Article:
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ERIC Number: ED151243
Record Type: RIE
Publication Date: 1977-Nov-25
Pages: 49
Abstractor: N/A
Reference Count: 0
ISBN: N/A
ISSN: N/A
Educational Objectives and the Learning Domains: A New Formulation [And] Summary: Pierce-Gray Classification Model for the Cognitive, Affective and Psychomotor Domains.
Gray, Charles E.; Pierce, Walter D.
This paper examines and summarizes the "Pierce-Gray Classification Model for the Cognitive, Affective, and Psychomotor Domains," a model developed for the classification of educational objectives. The classification system was developed to provide a framework that teachers could use as a guide when developing specific instructional objectives for students. In addition, it can be used to help achieve a degree of balance in the educational development of pupils. The Pierce-Gray model attempts to break down the barriers between the affective, cognitive, and psychomotor domains, and combines the three domains into one comprehensive, consistent, and interrelated classification system. The system is built upon the fundamental relationship between the domains, is consistent with current theory in all three domains, is easily understood and useable, and contains analogical relationships between the domains at each level. The model identifies six objective levels for each learning domain: (1) cognitive (perceiving, understanding, applying, analyzing, judging, and creating); (2) affective (perceiving, reacting, conforming, validating, judging, and creating); and (3) psychomotor (perceiving, activating, executing, maneuvering, judging, and creating). Each of these levels is in turn divided into two or three sublevels which are described in detail. (Author/JK)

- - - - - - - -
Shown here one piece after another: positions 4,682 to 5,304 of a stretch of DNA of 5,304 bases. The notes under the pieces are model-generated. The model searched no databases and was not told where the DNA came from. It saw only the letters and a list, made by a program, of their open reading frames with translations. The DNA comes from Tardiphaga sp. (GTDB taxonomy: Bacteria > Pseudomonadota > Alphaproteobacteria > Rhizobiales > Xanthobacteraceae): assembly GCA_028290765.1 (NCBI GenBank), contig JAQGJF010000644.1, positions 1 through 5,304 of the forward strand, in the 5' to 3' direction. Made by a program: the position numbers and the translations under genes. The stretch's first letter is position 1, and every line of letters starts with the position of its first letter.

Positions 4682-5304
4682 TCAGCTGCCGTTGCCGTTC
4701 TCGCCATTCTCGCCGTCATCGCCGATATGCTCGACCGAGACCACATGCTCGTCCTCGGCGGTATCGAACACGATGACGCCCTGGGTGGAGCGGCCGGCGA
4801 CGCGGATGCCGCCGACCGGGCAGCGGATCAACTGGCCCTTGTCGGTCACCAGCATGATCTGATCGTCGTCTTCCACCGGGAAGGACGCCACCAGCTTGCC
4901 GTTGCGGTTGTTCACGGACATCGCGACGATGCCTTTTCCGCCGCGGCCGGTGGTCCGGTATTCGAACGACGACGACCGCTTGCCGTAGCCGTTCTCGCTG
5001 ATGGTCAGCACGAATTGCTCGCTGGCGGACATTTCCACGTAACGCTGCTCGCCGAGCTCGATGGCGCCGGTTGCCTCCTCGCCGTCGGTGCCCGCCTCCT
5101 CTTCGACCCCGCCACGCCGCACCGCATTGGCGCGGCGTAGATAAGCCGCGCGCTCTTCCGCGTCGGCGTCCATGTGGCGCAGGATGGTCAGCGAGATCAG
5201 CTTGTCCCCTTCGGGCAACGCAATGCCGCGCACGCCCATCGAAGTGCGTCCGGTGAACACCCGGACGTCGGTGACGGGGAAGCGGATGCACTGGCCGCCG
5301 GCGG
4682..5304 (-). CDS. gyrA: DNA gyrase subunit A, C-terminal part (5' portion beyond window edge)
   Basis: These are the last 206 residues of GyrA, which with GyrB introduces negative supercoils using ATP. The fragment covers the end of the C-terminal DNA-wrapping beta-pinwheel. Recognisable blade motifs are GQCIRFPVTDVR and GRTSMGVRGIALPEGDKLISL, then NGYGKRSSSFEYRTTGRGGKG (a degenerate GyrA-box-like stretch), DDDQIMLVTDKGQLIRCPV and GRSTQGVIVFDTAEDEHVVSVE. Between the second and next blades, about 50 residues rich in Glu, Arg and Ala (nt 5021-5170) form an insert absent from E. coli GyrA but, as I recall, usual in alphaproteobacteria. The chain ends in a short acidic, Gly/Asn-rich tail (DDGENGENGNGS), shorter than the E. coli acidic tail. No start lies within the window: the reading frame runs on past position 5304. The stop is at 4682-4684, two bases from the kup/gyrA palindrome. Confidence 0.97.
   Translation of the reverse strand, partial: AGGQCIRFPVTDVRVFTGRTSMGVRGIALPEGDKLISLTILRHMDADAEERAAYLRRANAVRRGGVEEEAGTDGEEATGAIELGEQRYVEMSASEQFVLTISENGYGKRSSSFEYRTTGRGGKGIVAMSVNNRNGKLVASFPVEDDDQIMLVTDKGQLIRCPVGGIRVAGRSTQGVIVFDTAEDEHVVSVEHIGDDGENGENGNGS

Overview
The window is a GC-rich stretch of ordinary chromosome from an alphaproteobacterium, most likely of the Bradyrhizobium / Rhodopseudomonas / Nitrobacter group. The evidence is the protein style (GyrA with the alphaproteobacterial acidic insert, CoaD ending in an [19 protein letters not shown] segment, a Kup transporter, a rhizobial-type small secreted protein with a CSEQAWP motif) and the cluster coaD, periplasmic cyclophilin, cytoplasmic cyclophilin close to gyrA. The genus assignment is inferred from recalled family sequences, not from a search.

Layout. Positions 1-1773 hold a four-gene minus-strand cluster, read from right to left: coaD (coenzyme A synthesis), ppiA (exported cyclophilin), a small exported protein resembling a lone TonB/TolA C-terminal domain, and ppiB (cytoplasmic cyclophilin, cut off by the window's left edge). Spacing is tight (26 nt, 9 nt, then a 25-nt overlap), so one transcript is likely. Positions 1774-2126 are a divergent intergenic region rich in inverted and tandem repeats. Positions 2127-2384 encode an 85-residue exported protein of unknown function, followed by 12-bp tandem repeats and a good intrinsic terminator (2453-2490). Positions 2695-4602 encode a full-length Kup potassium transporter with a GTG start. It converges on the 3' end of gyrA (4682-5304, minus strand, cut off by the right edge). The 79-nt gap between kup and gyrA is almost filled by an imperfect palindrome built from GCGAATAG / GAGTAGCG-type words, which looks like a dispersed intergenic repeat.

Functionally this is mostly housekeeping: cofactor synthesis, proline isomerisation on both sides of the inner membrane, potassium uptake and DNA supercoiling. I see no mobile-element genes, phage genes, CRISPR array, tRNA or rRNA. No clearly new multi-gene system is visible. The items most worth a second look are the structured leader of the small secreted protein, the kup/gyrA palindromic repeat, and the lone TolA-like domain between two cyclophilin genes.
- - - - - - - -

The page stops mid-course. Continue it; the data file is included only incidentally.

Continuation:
Dr. Charles Gray, History Department, Illinois State University, Normal, Illinois 61761 ($1.10, paper covers)
Publication Type: Speeches/Meeting Papers
Education Level: N/A
Audience: N/A
Language: N/A
Sponsor: N/A
Authoring Institution: N/A
Note: Paper presented at Annual Meeting of the National Council for the Social Studies (Cincinnati, Ohio, November 23-26, 1977)